Concert Review

Foreign tongues at the Cradle with Sophie Hunger and Tinariwen, 11/13/11

Scarcely before the ringing in my ears from Bombadil’s album release party could fade, I found myself back at Cat’s Cradle for something worlds away, both sonically and geographically.

Sophie Hunger was absolutely charming. The Sunday night crowd started out pretty far back from the stage, slowly trickling in and milling about, but by the end of her set she had coaxed more than a few to the front to better catch her heartfelt lyrics and genuine enthusiasm. Vocally she sounds a bit like Feist. They both have that soft, crooning quality in their voices, but Hunger proved she was no stranger to belting out a verse or two where necessary. She switched between singing in English, German and French fluidly and frequently, so I probably only caught a fraction of the lyrics, but I like to think the meaning still came through.

It’s hard to pin her sound down to a specific genre. She herself switched between guitar and piano throughout the set and was accompanied by Michael Flury (trombonist/box player/chest percussionist) and Christian Prader (flautist/guitarist/pianist). Some songs were folk in the best tradition of the genre, while others sounded of heavy jazz influences mixed in with who knows what else. Whatever the influences, it was all a pleasure to listen to. Her endearing solo acoustic “Sophie Hunger Blues” was the song that won me over, and I could tell I wasn’t the only one. The personal narrative, catchy melody and raw emotion she put into that song had the audience smiling and laughing in a big way.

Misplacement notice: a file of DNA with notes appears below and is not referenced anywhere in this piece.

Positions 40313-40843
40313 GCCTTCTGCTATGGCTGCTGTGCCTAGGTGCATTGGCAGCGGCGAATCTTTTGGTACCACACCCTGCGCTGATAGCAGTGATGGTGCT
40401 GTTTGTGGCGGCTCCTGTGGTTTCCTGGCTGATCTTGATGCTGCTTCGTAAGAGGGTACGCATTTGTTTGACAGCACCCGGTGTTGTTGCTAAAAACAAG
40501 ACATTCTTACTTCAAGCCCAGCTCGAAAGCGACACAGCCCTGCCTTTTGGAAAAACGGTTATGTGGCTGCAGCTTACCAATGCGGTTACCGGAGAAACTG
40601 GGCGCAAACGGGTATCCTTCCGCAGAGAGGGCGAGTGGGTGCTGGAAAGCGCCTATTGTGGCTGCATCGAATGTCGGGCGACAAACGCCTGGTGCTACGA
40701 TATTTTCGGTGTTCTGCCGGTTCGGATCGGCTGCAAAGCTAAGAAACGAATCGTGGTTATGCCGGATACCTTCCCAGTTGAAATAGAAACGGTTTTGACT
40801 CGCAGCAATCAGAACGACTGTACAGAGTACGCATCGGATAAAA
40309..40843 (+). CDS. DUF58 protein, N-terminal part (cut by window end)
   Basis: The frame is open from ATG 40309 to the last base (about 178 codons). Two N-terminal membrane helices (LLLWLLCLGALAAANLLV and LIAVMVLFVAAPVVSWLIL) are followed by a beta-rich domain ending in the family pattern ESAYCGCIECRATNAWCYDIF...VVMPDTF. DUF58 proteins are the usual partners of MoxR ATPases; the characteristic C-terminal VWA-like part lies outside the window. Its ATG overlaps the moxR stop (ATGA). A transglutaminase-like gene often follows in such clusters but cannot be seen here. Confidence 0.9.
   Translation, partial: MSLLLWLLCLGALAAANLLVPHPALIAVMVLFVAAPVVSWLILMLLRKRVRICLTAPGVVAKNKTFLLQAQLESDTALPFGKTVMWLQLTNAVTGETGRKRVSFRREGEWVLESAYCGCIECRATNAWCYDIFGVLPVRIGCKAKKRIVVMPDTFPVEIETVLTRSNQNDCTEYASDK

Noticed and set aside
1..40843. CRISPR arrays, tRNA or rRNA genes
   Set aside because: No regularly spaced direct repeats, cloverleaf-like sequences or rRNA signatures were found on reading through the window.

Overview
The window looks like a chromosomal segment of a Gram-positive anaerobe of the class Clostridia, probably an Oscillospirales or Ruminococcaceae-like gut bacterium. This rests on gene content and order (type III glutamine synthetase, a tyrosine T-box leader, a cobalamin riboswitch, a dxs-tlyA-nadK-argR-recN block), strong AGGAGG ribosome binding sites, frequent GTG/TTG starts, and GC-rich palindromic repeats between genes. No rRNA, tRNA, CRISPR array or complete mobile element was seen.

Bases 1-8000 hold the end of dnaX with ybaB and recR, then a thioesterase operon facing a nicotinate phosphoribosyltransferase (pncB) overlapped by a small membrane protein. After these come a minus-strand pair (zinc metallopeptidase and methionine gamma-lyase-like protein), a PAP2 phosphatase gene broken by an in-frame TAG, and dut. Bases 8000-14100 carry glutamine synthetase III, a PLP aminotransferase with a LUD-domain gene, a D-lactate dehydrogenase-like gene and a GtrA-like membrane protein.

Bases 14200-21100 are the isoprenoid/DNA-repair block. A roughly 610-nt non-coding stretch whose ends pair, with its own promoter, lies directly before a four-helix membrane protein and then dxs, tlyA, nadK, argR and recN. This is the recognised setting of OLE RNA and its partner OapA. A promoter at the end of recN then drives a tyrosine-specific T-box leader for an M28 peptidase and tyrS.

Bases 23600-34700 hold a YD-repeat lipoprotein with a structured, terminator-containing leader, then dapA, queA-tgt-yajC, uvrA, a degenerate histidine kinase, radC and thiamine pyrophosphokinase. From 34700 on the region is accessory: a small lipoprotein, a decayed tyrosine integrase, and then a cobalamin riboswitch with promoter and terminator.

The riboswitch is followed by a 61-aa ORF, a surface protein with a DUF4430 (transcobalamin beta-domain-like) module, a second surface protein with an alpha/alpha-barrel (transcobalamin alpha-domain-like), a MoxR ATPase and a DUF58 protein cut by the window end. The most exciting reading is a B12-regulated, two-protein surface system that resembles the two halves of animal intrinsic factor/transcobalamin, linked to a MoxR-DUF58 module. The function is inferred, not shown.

From Swiss-born, European bred folk/jazz fusion we somehow made the transition to acoustic Saharan desert blues from former African rebels. For the uninitiated, Tiniariwen is a group from northern Mali made up of Touareg rebels. They received military training in Libya and fought for the rights of oppressed nomadic peoples in the Touareg rebellion. Sung in a Berber language called Tamashek, their songs carry the revolutionary message of the cause they fought for.

If you’re not intrigued yet, then I really just don’t know what to tell you.

Before they even came on stage there were enough guitars set up to comfortably field all of Broken Social Scene, plus a few percussion instruments whose origins I could only guess at. The band was all robes and cloth when they did come out, certainly looking the part of desert bluesmen. A few greetings in what sounded like French (why didn’t I take French?) and they were off. You might not think that dusty, Middle Eastern folk and blues would be that danceable, but it definitely is. The percussionist (playing either a hand drum or a large half-sphere gourd of some sort hit with his palms and two lighters) and bassist laid down a simple but irresistible groove that the rest of the band built on. To their credit, they kept the crowd fully engaged throughout the night. I’m pretty sure I even spotted whatever the slow moving, mid-to-late-thirties equivalent of a mosh pit would be, but folks were packed too tight for me to venture out and investigate further.

Tinariwen’s latest release, Tassili, has more of an acoustic sound to it, a departure from their previous albums which made extensive use of the electric guitar. The set drew heavily form the new album, but they broke out the ax for several numbers, including one of my absolute favorites, “Amassakoul ‘n’ Ténéré.”

Tinariwen has been gaining a fair amount of international attention recently. There’s even a track on Tassili featuring Tunde Adebimpe and Kyp Malone of TV On The Radio fame. If you haven’t heard about them yet, you probably will soon. If you haven’t listened to them yet, go ahead and do yourself a favor. I love local music but there’s nothing like some African desert blues to broaden one’s musical horizons.